Leadership beyond the columns

First Lady of CNU recognized for local and state-wide accomplishments 


Last Monday, the Virginia General Assembly recognized the leadership of Rosemary Trible, the first lady of Christopher Newport University. With 140 delegates on the floor, Del. David Yancey, R-Newport News presented a resolution to Rosemary Trible for her contributions to the Commonwealth. 

This recognition comes following the conclusion of her tenure as founding president of Fear 2 Freedom. An organization that is dedicated to supporting survivors of sexual assault, Fear 2 Freedom was founded in 2011, nearly 40 years after her own sexual assault. This organization has spread to 59 campuses, providing support to sexual assault victims through after-care baskets and encouraging campuses to “Be the Change.” 

“For many years Rosemary has been a foundation of strength and inspiration of both love and healing,” Yancey said. “She has dedicated her life to helping others find happiness and healing.” 

Recognition extended to her work on Governor Terence R. McAuliffe’s Task Force on Combating Campus Sexual Violence. Established in 2014 by an executive order, the collaborative group of state leaders, health and safety experts and representatives from higher education met monthly to formulate recommendations to make Virginia higher education safe living and learning environments. They were tasked with formulating recommendations for prevention of sexual assault on campuses, supporting victims in their reporting of crimes and holding perpetrators accountable among other goals. 

In addition to her work in combating sexual violence, Rosemary Trible was recognized in the resolution for her contributions to designing CNU’s “breathtakingly beautiful campus that will continue to serve Virginia for years to come.” Rosemary Trible brought her expertise to the expansion of CNU’s campus from her work with an interior-design firm in Washington, DC during her husband’s time as state senator.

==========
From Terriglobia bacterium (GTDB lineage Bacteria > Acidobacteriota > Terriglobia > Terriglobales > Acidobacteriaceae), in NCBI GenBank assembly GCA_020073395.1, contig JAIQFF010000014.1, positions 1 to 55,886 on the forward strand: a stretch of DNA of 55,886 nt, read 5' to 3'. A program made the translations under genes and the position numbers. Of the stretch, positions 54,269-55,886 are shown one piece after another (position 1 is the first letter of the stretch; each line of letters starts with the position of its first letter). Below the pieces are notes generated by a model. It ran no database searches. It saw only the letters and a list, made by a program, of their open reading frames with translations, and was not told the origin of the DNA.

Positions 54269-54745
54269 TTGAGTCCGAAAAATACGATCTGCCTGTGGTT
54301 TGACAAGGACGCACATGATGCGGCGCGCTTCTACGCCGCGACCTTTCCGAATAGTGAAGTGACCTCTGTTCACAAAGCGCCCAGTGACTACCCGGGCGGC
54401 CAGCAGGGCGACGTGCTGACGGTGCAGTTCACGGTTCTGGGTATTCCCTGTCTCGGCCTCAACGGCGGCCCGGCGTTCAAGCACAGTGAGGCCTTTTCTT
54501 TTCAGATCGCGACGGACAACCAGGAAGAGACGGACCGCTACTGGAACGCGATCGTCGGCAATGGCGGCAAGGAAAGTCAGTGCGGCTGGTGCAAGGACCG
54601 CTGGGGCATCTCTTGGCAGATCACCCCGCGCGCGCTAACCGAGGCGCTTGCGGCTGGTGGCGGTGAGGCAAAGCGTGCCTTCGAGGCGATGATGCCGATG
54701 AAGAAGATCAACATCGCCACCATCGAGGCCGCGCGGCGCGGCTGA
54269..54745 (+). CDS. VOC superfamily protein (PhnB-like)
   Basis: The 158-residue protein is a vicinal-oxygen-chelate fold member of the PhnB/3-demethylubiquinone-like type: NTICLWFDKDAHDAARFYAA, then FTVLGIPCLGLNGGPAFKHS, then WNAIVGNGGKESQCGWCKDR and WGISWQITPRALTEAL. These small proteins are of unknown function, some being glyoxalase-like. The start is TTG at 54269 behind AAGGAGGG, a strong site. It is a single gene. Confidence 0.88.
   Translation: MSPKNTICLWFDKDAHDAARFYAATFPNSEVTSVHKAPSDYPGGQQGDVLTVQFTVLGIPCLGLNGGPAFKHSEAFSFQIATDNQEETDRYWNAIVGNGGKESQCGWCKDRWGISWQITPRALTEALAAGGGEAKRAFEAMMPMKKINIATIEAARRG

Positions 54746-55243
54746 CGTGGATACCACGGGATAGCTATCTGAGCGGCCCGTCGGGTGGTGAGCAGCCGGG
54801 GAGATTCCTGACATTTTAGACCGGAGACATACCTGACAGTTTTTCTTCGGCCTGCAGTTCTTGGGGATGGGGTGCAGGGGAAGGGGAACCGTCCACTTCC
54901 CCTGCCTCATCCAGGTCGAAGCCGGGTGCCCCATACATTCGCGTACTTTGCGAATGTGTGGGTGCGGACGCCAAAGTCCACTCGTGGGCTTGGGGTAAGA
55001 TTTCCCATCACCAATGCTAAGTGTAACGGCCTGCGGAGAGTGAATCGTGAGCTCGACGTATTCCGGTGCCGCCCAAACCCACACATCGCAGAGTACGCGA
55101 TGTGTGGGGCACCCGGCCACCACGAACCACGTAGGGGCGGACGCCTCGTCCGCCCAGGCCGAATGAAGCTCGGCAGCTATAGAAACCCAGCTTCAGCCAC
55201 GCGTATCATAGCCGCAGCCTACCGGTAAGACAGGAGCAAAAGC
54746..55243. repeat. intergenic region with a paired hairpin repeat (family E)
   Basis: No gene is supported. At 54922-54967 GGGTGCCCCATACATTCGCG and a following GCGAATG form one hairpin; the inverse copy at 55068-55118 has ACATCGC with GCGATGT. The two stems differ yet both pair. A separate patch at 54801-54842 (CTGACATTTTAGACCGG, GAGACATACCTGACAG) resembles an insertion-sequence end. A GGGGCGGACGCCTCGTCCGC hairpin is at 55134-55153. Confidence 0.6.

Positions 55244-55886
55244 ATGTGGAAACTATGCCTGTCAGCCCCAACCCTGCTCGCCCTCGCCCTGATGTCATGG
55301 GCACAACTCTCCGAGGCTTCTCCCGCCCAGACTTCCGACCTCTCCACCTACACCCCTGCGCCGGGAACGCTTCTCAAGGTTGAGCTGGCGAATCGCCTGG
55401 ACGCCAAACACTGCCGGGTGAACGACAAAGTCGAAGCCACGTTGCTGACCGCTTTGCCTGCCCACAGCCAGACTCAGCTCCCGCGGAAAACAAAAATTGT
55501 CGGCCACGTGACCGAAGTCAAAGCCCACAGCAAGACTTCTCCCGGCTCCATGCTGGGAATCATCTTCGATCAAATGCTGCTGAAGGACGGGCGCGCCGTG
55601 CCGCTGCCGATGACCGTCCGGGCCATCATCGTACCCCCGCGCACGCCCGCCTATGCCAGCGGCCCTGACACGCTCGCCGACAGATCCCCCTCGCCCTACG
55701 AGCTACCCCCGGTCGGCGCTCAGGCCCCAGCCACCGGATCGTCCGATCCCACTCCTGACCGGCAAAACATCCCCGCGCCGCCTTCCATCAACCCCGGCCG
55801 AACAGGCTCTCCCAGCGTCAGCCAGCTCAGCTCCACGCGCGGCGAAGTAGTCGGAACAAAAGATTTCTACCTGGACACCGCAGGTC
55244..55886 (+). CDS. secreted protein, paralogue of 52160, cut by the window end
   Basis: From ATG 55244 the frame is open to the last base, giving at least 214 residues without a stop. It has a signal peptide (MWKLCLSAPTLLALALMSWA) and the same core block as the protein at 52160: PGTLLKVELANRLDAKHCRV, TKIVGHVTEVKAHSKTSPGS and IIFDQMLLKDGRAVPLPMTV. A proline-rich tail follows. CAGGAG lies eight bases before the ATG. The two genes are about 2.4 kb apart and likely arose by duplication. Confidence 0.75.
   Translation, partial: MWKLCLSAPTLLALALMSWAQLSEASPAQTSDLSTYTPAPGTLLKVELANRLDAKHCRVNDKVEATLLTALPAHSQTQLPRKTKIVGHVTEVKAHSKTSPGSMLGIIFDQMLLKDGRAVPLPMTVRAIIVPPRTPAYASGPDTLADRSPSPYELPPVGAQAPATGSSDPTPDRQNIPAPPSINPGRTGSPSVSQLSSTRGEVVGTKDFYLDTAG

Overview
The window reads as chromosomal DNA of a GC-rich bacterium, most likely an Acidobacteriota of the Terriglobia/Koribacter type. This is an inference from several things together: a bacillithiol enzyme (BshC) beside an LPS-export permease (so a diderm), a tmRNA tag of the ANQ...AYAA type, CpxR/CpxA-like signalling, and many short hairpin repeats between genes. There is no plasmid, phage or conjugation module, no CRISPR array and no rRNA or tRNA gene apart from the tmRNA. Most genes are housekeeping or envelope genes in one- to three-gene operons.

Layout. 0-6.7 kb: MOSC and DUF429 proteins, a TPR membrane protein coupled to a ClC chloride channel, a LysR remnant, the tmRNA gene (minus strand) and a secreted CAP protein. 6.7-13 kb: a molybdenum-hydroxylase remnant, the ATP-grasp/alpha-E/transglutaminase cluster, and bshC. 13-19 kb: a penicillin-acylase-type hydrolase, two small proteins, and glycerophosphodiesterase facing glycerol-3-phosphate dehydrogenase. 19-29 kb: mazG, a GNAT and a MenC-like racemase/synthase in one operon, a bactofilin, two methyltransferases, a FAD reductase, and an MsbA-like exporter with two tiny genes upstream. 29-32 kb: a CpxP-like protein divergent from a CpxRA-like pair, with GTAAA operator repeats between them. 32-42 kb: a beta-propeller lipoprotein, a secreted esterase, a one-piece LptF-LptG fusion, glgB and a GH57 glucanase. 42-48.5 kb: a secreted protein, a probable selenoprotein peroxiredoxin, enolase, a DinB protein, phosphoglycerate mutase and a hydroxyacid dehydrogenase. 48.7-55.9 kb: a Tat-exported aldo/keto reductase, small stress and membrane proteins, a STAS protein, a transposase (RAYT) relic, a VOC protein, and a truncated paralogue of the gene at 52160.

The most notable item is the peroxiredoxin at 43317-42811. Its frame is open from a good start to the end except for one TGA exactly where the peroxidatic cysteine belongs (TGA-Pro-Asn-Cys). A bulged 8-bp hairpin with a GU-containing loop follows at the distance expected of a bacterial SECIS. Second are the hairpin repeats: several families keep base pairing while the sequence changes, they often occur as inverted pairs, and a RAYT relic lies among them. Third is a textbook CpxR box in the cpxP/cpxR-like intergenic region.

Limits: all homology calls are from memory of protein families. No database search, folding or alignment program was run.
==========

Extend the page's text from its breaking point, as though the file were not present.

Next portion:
The resolution also noted Rosemary Trible’s tradition of hugging every graduate after they receive their diploma, an action of admiration for the students accomplishments and her “appreciation for their lives and rich promise.” 

Family and friends of Rosemary Trible witnessed her recognition on the gallery of the General Assembly. For long-time friend Mari Ann Banks, this supporting Rosemary Trible at the recognition was a privilege. 

“For friends that know and love [Rosemary Trible], we always have been proud of her various reasons, but especially for her bravery and courage to come out with her story and help so many other people who have had similar experiences,” Banks said. “We are so very proud of her.” 

Del. Yancey’s presentation also spoke to his pride for Rosemary Trible’s dedication and compassion. Yancey thanked Rosemary Trible on behalf of Del. Jones and Sen. Mason, as well as the 140 General Assembly members and the over 8 million Virginians they represent. 

“Rosemary Trible offers us an example of moral leadership and courage to empower students and communities to combat sexual violence,” Yancey said. 

For CNU students, this recognition reminds them that the impact of her life’s work stretches far beyond this campus. In her own effort to “Be the Change,” she has empowered survivors across the Commonwealth and the country to stand up to sexual violence, support survivors and restore hope. 

“We want to thank you and thank your dedication and your love for everybody at their hardest moment; you are there in your triumph for them,” Yancey said in his closing remarks. “Rosemary we love you, we thank you and we say God bless you on behalf of all of those we represent.”

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